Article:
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Government adamant on maize export ban

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The government has said it will only consider opening the country’s borders for maize exports after satisfying the National Food Reserve Agency (NFRA) strategic grain reserves.

Some concerned stakeholders, including Farmers Union of Malawi (Fum), have been fighting against the maize export ban.

But the government has reinforced its stance on the matter through a brief statement.

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In the statement, the government has announced that “with immediate effect the Agricultural Development and Marketing Corporation (Admarc) and NFRA will purchase maize from all traders.”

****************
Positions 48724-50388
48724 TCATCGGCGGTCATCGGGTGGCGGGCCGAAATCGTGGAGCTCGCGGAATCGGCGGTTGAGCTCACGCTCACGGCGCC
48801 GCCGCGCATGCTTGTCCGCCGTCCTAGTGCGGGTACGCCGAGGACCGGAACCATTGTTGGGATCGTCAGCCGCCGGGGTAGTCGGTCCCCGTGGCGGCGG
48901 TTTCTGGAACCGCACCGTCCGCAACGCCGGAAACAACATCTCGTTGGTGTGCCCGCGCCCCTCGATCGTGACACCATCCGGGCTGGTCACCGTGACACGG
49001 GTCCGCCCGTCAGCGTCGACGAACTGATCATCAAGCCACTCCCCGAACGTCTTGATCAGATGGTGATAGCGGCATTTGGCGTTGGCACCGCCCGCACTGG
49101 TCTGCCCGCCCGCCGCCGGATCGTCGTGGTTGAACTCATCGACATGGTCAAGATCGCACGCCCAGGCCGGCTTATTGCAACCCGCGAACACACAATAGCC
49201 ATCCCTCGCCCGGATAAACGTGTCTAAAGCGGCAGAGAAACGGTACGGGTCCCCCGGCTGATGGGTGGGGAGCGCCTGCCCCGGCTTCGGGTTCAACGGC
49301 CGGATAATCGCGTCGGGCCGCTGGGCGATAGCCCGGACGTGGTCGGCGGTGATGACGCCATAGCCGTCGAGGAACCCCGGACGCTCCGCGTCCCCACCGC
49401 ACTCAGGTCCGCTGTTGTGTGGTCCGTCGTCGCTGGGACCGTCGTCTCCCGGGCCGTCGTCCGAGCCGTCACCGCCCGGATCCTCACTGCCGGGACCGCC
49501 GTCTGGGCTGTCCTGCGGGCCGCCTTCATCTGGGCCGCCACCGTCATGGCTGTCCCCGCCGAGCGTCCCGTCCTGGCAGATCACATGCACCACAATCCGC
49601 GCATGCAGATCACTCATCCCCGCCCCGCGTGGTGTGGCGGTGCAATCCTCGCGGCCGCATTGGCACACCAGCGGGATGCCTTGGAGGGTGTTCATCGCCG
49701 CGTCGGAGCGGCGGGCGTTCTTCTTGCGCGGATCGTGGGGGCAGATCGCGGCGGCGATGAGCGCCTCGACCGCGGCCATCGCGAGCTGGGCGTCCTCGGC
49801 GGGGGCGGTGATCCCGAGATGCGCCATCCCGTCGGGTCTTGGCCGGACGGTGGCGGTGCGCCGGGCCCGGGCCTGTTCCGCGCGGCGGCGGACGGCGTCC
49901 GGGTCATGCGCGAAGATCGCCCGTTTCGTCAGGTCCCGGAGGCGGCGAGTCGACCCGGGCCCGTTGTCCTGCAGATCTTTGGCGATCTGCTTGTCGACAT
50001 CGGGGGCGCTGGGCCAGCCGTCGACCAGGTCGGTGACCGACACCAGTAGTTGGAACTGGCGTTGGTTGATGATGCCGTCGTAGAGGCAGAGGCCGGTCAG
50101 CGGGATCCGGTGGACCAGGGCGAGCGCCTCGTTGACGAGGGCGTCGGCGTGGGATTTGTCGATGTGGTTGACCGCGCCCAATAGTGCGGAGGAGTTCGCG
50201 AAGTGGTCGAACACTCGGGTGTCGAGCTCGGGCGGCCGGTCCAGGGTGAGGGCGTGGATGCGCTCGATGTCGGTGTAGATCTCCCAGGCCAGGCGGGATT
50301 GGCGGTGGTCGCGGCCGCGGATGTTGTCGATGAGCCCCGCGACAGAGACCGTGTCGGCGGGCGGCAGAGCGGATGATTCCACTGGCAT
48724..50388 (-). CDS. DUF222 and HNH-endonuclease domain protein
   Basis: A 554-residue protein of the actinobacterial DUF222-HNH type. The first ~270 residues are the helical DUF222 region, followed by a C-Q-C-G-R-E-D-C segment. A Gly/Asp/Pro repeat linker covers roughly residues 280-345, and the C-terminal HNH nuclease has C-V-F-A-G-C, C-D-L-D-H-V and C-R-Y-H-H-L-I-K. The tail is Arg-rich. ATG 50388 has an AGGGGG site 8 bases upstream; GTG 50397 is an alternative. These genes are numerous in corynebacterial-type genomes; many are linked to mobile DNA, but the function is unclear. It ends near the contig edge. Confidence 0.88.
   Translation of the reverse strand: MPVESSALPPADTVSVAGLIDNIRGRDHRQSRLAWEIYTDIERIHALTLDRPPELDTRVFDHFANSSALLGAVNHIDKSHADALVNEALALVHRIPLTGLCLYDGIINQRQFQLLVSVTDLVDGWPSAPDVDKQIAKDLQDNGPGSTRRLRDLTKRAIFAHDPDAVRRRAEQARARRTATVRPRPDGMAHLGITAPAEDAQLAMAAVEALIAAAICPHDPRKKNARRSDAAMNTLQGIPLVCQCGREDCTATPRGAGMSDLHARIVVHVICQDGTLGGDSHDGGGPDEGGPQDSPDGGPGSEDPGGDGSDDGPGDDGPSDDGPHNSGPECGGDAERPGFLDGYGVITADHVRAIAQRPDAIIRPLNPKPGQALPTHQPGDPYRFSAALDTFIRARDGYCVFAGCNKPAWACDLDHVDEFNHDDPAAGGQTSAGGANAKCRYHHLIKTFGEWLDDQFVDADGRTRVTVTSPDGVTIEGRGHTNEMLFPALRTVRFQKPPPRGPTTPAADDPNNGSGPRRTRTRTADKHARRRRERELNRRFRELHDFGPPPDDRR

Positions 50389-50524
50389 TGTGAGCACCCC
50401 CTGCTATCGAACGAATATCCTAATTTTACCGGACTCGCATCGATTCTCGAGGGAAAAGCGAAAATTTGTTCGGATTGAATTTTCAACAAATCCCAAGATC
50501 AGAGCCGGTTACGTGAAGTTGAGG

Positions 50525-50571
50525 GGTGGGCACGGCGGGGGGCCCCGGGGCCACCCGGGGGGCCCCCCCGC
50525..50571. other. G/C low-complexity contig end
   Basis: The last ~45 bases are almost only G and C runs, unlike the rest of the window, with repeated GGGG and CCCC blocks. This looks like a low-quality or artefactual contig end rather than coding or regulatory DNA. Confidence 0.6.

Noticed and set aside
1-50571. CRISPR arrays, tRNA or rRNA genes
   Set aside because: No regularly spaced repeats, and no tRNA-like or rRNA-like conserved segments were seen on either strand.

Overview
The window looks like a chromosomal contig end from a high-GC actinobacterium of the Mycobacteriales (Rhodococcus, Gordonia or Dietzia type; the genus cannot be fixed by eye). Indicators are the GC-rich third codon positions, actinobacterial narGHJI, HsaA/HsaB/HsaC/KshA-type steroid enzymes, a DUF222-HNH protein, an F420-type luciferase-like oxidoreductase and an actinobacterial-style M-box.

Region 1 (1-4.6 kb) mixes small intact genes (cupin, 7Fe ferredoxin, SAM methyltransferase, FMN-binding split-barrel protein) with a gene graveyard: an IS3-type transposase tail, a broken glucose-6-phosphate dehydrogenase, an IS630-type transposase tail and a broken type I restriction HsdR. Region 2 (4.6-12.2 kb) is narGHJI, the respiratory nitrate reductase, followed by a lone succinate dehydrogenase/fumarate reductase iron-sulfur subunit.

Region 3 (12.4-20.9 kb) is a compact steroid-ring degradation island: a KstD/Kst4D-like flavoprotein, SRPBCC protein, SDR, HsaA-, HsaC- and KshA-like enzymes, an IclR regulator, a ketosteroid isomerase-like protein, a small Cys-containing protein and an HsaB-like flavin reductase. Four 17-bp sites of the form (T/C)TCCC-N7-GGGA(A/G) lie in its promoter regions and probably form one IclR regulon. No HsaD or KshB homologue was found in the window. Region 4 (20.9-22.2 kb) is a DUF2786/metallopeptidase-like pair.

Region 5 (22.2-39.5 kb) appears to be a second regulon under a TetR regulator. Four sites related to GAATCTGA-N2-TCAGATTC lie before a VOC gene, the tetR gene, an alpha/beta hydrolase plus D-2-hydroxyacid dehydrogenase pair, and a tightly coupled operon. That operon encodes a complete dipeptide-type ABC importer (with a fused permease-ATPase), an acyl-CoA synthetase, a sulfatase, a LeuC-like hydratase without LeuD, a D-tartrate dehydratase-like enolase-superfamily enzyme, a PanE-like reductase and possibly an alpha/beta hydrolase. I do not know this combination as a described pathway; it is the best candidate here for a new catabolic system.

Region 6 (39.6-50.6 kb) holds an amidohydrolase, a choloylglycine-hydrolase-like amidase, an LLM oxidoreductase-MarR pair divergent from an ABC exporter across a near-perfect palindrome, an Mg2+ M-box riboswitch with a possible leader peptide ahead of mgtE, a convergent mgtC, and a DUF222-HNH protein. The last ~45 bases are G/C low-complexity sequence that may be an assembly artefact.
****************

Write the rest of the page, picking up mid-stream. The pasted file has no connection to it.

“It is further announced that maize exports will only be allowed after the NFRA has purchased enough maize to satisfy the Strategic Grain Reserve (SGR) requirement,” the statement reads.

This comes at a time most smallholder farmers are selling maize at prices as low as K50 per kilogramme against the government set price of K170.

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Fum has been warning that the low prices farmers are currently fetching for their maize could leave them at risk of hunger and deepening poverty as they will have to sell larger quantities of their harvests.

Some months ago, President, Peter Mutharika, ordered the deployment of Malawi Defence Force soldiers to all the country’s borders to ensure that nobody is exporting maize from the country.

This was done in fear of the recurrence of serious maize shortage of the past two consecutive floods and drought years.

The export of maize and maize products was banned in accordance with the Control of Goods Act, Cap. 18:08 of the Laws of Malawi.

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